Student/Faculty Research Collaboration
Several opportunities exist in the department for student to collaborate along with faculty in major research projects. These include:
- Dr. Wally Borowski, Geology
Dr. Borowski's research interests lie primarily with problems associated with fresh water streams, rivers and lakes, depositional enviroments and stratigraphy of Ordovician carbonates, and geochemical signals of methane and gas hydrates in marine sediments. For more information about Dr. Borowski's research, visit this YouTube video.
- Dr. Alice Jones, Environmental Geography
Dr. Jones is interested in research collaboratives dealing with such topics as watershed, distribution of high metals in streams, identification of apiculture sites on reclained mine lands, and many other projects that deal with how our enviroment is affected by human beings.
- Dr. John White, Igneous Petrology and Volcanology
Dr. White's research interests lie in alkaline magmatism, trace-element geochemistry, the geology of Pantelleria, Italy, and the geology of the East African Rift. He is currently conducting research on the subject of magma evolution in Pantelleria, Italy and similar volcanic centers. A local research interest for Dr. White is the origin of Kimberlite in Elliott County, Kentucky. To work with Dr. White on research projects, you will need to take GLY 309: Mineralology, show a keen interest in the subject area, and a strong work ethic.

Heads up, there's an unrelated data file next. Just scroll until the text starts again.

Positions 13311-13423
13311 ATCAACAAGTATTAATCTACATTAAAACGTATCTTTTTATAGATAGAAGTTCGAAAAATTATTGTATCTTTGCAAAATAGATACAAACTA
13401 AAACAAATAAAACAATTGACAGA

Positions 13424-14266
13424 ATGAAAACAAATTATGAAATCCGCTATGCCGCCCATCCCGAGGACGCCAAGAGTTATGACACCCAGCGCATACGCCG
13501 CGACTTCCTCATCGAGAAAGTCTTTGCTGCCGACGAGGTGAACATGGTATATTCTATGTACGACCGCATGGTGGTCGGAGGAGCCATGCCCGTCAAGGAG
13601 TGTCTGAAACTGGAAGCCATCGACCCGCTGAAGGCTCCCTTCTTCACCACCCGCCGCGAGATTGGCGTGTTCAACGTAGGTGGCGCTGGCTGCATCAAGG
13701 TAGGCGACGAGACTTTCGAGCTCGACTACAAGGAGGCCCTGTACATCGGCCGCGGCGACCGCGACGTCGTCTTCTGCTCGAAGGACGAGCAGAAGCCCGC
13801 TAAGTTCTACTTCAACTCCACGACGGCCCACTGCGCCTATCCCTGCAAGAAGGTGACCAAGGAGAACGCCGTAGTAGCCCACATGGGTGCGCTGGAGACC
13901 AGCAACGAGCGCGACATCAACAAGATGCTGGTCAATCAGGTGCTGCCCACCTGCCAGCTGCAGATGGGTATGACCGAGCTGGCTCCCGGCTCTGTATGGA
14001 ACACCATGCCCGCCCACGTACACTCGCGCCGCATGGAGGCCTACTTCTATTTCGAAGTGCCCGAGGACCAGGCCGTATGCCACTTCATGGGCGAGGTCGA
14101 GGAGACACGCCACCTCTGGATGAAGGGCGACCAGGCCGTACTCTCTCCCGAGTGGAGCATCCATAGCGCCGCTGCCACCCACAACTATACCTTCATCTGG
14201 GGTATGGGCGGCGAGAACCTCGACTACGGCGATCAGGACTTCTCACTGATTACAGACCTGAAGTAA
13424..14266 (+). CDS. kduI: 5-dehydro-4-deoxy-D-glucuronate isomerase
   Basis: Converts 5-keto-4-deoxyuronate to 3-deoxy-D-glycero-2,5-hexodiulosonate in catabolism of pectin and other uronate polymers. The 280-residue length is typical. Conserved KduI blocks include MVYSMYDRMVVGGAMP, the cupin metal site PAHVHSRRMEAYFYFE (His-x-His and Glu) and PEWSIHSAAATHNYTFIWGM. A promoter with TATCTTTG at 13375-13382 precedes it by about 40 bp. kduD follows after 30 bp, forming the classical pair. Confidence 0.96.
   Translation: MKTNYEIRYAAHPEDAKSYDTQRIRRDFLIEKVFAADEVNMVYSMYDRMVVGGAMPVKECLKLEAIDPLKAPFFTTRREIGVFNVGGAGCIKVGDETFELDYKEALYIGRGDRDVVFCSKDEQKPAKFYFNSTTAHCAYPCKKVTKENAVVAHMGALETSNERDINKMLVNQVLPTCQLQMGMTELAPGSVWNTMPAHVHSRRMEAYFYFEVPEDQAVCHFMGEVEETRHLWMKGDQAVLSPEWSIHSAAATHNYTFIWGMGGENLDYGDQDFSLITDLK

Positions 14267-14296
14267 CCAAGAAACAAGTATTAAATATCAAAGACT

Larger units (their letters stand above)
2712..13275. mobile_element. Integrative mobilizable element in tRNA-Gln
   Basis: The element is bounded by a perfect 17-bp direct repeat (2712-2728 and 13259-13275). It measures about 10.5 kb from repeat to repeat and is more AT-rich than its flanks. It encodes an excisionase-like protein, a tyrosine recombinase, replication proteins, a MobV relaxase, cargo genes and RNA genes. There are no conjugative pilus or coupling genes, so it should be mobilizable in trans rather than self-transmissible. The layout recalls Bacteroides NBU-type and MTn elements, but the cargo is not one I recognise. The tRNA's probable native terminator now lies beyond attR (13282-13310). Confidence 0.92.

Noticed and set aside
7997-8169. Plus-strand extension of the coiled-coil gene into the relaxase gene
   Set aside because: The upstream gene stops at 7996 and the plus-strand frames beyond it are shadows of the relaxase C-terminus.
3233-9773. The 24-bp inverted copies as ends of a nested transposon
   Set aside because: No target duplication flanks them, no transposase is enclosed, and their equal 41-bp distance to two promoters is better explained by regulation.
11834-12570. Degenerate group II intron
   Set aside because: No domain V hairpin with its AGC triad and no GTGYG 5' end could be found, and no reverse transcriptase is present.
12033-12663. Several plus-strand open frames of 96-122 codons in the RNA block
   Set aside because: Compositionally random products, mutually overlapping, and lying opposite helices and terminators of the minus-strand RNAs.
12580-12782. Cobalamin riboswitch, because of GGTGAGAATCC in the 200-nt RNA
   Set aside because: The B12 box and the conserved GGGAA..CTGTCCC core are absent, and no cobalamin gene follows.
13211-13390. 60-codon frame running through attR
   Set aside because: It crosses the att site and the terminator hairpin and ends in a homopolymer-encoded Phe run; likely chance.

- Dr. Kelly Watson, Geospatial Techniques and Landscape Ecology
Dr. Watson is involved in research on natural resource conservation and management. She is currently working on projects examining habitat parameters for the Eastern spotted skunk in Kentucky; wetland characterization in the Daniel Boone National Forest; and beekeeping as a livelihood strategy in East Africa. To work with Dr. Watson on research, students are encouraged to take courses in both GIS and remote sensing.
Dr. Topher Hughes, Remote Sensing and Planetary Geology
Dr. Hughes is involved in research on the geologic evolution of Mars. He has worked on modelling the flow of paricles in volcanic plumes, characterizing the error in measurements of land surface temperatures from space, analyzing deforestation rates in the Amazon, and land use/cover change in Pennsylvania. To work with Dr. Hughes, students are encouraged to have some background in GIS or remote sensing, or an interest in planetary geology. If the phrase "computational geoscience" makes your heart go a-pitter-patter, you should definitely go see him.